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Harjit Sajjan. PMO Photos by Adam Scotti

Sajjan allegedly provided contradictory versions about another role he played in Afghanistan

Defence Minister Harjit Sajjan, who has apologized for a “mistake” he did when he described himself as the architect of Operation Medusa, also provided what seems to be contradictory versions about another role he played in Afghanistan.

In an interview with John Ivison from National Post (October 18, 2015), Sajjan said that he used his techniques in dealing with organized crime groups in Vancouver to build rapport with Afghans, a relationship that yielded crucial intelligence on the Taliban’s defensive positions.

Speaking at the Ottawa Forum on January 29, 2016, Sajjan said that that he used his techniques in dealing with organized crime groups in Vancouver to build rapport with Afghans, a relationship that peacefully stopped the terrorist attacks near Kandahar airfield.

Sajjan’s interview with National Post (October 18, 2015):

He [Harjit Sajjan] said the goal was to pull young people out of gangs, so that they didn’t become familiar faces later as members of organized crime groups. “I fundamentally disagree with Harper just focusing on being tough on crime. We have to prevent our kids being sucked into that world,” he said. He took the techniques he learned in Vancouver to Afghanistan to fight recruitment to the Taliban. He said a small team of Canadian soldiers built a rapport with locals, a relationship that yielded crucial intelligence on the Taliban’s defensive positions. Such was the success of Sajjan’s initiative, he was asked to re-deploy as an adviser to the Americans, as they sought to learn his technique, even though the U.S. military does not allow turban-wearing Sikhs to serve in combat roles.

Sajjan’s speech at the Ottawa Forum (January 29, 2016):

Early in 2006, a sergeant came up to me and said: there are ambushes along the highway, and he said, he’s intersection commander from PPCLI [Princess Patricia’s Canadian Light Infantry], he goes: We’ve been trying to send troops in there and it’s not working, bringing ambushes all way from Kandahar airfield and into the city. It was daily. It was quite rough. RPGs [rocket-propelled grenades] coming in. We sent companies, snipers, nothing’s working. And he goes: there’s a used car lot that’s close by and the cars get damaged. Maybe we can go in and build some rapport and have a conversation. I heard you did some policing work. Can you guide us how to do this? I said: Of course, let’s go. So he didn’t know the type of work that I was doing, so I went with him and he led the conversation, and me in there he started this conversation of trying to build rapport and through that what we realized was [that] the owner of the car lot was cousin with a very influential person. So when now I was working on security checkpoints, police checkpoints along the way, and we put one close to the car lot, and I said: go back to him, and he said: you talk to your superiors who talk to the general, and he said: we were worried about the cars that are being damaged and putting a security checkpoint right here. What we did was we by putting a security check point was to be able to build rapport with the influential person who had control of the area, and literally, and this is not an exaggeration, with some other subtle conversations with a wave of a hand, ambushes were stopped overnight, and this is no exaggeration whatsoever.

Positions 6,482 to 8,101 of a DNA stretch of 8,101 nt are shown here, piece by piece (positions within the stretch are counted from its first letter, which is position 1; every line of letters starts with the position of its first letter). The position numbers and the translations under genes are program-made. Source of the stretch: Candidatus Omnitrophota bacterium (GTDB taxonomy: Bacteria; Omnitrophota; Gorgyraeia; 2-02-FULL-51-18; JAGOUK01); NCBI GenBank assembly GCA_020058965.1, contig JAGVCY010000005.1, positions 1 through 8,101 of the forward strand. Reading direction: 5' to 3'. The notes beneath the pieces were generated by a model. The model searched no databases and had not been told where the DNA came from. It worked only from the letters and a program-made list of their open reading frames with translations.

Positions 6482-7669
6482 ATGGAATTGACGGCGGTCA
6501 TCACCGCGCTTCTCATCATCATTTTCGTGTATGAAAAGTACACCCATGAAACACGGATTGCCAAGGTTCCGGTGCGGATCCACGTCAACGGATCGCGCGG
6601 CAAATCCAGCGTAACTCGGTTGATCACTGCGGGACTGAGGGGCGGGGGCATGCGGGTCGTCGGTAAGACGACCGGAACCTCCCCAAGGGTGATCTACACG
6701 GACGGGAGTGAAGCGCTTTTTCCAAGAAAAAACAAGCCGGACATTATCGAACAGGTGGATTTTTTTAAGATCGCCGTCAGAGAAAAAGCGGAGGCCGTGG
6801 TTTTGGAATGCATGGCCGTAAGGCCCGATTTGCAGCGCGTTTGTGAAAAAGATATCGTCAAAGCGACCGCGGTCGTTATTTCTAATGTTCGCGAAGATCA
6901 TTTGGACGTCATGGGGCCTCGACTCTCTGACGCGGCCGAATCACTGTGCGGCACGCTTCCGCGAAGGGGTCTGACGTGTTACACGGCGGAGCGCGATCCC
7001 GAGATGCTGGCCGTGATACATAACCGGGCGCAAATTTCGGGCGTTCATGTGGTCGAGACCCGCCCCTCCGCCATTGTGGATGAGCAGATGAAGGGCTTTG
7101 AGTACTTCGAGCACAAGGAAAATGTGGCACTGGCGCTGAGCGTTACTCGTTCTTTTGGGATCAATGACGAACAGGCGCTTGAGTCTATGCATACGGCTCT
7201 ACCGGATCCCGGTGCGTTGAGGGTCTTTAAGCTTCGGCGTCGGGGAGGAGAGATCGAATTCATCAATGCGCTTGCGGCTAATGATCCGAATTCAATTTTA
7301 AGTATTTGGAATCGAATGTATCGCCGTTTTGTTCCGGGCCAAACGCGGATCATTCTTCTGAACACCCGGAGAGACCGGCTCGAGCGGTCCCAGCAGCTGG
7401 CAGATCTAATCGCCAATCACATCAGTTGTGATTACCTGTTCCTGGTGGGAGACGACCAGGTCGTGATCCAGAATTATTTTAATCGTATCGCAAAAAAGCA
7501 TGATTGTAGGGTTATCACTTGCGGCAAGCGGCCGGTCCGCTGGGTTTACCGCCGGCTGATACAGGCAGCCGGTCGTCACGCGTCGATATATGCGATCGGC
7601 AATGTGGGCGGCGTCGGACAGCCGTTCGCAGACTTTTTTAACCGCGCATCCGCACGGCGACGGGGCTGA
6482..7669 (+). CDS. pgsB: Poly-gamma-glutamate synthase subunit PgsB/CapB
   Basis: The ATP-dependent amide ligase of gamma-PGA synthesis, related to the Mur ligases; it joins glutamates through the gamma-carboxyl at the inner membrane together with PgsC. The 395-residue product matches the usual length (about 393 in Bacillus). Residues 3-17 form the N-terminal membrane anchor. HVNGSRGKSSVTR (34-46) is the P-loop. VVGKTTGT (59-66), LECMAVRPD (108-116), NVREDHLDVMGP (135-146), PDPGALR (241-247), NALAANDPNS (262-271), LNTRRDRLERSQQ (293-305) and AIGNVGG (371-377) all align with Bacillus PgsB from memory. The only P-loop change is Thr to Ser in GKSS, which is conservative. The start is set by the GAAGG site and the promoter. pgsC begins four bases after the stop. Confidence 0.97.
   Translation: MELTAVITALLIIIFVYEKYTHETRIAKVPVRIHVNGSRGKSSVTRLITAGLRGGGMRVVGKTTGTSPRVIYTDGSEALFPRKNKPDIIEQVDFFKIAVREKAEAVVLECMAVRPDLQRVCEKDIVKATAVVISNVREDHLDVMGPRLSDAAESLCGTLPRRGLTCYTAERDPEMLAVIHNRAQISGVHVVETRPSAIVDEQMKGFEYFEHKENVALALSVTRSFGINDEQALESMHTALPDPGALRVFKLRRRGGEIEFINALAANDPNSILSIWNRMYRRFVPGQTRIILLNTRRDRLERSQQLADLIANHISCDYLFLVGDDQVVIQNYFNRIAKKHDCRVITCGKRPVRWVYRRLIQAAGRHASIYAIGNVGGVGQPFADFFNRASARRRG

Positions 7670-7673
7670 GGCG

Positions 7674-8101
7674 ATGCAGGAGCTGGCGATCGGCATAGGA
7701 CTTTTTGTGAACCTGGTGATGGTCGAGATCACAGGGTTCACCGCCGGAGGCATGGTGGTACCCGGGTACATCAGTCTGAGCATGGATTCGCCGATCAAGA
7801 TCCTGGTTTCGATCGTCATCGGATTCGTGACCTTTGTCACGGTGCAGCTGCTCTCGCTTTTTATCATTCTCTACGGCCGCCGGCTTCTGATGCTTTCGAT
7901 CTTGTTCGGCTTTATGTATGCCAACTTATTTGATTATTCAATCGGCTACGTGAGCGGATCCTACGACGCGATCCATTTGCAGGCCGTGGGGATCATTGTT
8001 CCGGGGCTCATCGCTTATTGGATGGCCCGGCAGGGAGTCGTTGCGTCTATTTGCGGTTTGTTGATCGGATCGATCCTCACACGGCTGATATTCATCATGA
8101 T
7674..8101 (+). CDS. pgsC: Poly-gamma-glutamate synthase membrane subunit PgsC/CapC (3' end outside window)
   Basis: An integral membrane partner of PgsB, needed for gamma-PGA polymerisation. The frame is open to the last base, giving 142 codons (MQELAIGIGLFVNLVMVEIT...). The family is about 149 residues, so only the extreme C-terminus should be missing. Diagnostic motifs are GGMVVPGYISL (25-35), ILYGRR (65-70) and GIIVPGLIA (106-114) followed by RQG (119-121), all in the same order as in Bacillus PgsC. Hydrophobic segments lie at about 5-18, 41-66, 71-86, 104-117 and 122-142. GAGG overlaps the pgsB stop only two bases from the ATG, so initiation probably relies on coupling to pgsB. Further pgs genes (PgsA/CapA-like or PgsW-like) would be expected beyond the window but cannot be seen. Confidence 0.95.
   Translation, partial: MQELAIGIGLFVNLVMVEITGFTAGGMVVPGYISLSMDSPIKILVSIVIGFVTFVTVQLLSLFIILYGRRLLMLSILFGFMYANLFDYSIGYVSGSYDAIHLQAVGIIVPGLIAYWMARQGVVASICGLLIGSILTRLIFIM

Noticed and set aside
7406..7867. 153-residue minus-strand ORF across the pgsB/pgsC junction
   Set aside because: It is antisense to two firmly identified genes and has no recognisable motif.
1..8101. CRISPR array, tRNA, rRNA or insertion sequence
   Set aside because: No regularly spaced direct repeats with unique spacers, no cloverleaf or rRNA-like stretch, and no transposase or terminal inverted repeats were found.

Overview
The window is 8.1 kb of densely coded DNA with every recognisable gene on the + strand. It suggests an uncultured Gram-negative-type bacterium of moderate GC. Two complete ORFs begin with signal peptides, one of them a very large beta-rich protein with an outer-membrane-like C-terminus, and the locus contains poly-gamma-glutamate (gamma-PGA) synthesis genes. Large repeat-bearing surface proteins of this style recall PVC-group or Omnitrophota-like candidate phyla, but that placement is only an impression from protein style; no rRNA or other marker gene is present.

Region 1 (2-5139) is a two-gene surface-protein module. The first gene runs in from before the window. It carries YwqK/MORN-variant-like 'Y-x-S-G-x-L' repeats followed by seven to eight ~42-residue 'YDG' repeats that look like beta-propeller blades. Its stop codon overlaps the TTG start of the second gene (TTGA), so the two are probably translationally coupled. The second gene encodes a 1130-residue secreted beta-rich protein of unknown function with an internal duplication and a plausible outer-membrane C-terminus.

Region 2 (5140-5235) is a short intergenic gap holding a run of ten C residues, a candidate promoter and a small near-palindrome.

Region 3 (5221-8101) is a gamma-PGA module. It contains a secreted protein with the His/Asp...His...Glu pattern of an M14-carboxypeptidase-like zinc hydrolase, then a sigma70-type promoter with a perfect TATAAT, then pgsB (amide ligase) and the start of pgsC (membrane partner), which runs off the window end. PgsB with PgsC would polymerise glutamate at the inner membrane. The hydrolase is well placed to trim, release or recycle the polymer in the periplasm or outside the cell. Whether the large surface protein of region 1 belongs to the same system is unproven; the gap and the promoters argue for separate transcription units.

See also:

Sajjan reveals how peacefully he stopped terrorist attacks near Kandahar airfield – click HERE

Sajjan: “I made a mistake ‎in describing my role” in Operation Medusa – click HERE



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